Jeremy Corbyn to review allegations of 'systematic misogyny' towards female Muslim council candidates

Muslim Women's Rights Network UK says Muslim male councillors block female activists from standing for office

Jeremy Corbyn is expected to consider allegations made by a leading women’s charity that female Muslim Labour activists have been blocked from standing for local elections by Muslim male councillors. 

The Muslim Women’s Network UK (MWNUK) accused the national Labour party of turning “a blind eye” to the “systematic misogyny” of Muslim Labour councillors during selection processes in certain towns and cities across the UK.

In a letter to Mr Corbyn, MWNUK’s chairwoman Shaista Gohir said the party had allowed local Muslim councillors to operate a “patriarchal biradari system” where men could intimidate or slander women considering running for local office. 

One alleged victim, Fozia Paveen, told Newsnight that male councillors had operated a “smear campaign” against her when she attempted to stand as a councillor in Birmingham in 2007-8, and had threatened her mother.

Another said she was told to withdraw her candidacy for a council seat in Peterborough because she did not have her father’s permission or support. 

The claims were supported by Labour MP Gavin Shuker, who said he had raised concerns about the bullying of female Muslim party members in his constituency party within the last three years.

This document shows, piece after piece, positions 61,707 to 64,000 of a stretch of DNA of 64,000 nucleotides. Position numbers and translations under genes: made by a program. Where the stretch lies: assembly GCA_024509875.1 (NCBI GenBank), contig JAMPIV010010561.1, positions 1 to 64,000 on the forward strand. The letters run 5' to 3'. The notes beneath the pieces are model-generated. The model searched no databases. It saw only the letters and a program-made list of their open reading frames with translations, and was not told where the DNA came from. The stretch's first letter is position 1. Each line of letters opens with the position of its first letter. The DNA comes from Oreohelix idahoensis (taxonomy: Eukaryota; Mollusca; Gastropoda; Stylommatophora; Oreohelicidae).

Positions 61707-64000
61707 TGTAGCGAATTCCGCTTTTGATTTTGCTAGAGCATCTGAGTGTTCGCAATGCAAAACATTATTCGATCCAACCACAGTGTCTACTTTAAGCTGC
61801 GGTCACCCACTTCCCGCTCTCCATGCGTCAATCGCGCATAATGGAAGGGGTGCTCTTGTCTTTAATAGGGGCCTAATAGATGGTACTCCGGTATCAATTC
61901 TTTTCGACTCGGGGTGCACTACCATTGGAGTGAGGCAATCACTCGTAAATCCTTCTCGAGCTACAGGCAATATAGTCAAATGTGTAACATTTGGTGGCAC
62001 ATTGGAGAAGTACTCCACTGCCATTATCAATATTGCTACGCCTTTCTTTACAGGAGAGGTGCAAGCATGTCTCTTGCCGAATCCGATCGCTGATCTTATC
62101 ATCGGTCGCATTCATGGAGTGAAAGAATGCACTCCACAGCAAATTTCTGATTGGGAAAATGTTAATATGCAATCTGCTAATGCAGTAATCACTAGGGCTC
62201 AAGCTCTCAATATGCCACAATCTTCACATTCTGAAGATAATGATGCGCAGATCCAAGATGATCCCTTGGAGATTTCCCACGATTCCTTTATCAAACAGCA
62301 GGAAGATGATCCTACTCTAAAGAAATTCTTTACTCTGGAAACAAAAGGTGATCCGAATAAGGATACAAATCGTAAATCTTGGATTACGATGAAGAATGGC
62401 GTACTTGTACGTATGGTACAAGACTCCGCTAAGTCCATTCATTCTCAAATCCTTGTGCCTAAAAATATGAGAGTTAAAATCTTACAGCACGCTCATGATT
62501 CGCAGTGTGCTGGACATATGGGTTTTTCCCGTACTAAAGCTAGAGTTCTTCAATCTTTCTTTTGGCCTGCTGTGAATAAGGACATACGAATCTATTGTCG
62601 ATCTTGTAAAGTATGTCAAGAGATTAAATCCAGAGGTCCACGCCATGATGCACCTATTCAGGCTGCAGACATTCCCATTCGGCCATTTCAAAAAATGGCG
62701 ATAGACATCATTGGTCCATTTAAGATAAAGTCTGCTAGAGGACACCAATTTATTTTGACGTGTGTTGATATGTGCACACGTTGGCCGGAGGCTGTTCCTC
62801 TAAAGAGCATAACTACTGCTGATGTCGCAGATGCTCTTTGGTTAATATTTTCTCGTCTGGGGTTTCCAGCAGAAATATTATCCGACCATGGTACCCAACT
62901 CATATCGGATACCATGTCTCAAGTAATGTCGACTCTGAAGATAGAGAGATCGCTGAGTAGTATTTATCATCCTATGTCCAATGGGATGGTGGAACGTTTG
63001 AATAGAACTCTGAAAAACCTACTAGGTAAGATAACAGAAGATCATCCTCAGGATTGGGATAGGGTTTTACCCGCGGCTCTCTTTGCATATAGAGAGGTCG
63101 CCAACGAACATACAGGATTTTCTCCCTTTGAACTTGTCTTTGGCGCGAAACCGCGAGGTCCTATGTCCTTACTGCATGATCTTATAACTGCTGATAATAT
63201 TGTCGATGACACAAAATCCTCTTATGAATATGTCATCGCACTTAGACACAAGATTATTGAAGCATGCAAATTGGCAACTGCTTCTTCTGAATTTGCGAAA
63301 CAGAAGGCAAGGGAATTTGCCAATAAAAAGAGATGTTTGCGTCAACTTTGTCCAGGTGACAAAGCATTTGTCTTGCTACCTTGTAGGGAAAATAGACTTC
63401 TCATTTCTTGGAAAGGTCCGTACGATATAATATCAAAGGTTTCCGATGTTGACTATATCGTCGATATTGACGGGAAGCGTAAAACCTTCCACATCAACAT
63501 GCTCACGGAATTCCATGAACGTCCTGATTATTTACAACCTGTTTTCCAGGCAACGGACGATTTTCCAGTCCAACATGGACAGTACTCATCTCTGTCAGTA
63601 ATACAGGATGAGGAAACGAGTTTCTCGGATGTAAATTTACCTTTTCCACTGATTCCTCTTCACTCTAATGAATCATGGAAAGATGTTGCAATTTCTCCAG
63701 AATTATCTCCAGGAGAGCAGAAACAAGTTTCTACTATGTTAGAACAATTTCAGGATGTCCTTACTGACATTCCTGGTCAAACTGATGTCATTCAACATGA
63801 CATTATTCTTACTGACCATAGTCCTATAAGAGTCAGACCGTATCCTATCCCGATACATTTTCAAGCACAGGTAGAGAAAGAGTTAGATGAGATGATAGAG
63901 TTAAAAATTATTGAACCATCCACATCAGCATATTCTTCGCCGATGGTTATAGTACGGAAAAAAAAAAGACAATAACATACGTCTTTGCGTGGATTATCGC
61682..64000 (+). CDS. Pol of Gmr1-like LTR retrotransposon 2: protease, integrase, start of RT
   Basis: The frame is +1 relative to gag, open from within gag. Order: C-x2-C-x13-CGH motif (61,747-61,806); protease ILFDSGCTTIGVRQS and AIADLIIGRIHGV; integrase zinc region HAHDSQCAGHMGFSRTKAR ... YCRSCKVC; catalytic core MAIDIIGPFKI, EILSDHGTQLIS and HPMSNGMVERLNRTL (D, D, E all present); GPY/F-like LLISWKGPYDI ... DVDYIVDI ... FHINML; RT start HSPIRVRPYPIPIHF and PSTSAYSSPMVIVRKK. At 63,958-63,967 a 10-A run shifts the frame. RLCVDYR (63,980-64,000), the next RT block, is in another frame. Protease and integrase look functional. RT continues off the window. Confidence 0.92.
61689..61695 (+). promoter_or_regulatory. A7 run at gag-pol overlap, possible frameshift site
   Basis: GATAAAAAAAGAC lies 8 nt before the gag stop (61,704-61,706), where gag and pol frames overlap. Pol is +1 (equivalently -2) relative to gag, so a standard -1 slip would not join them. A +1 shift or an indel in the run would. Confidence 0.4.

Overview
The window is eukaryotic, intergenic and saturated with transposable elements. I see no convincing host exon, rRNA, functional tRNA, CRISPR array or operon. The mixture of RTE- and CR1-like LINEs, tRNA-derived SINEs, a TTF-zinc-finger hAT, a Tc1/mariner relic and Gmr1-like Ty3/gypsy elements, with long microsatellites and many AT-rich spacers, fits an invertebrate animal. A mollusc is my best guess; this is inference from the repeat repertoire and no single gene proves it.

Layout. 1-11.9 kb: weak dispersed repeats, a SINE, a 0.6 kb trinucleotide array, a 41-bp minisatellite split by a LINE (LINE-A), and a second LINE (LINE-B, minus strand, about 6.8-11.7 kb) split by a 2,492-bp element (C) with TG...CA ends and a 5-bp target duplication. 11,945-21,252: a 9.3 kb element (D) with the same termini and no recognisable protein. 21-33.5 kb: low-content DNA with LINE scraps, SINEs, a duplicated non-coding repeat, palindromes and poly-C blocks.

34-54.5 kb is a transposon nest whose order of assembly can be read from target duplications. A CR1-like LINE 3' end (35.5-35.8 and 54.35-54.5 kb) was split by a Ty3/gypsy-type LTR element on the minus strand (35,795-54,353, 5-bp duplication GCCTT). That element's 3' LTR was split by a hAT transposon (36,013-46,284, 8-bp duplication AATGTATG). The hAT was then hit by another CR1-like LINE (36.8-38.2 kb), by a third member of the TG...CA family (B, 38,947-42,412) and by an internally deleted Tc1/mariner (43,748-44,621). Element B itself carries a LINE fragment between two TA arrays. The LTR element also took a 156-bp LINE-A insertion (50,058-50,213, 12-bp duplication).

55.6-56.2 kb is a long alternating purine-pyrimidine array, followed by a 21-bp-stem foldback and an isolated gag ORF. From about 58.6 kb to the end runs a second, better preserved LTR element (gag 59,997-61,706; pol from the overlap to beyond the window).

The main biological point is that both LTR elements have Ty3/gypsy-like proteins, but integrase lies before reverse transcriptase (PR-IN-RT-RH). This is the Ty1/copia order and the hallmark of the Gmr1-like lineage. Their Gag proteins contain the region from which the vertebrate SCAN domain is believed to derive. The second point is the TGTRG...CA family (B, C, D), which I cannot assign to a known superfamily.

The party was accused of having a weak response to the allegations on Saturday but a Labour source told the Guardian Mr Corbyn would now look at the letter and respond in due course. 

In an official statement on Friday, the party denied the allegations saying the “election procedures include strong positive action procedures such as all-women shortlists and rules to ensure women are selected in winnable council seats”.

Ms Gohir, who has also written to David Cameron about black and asian minority candidates in the Conservative selection process, said she was initially disappointed by Mr Corbyn’s response. 

She said the issue affected all parties but was particularly acute in the Labour party due to the high concentration of Labour-voting Muslim communities in some towns and cities.

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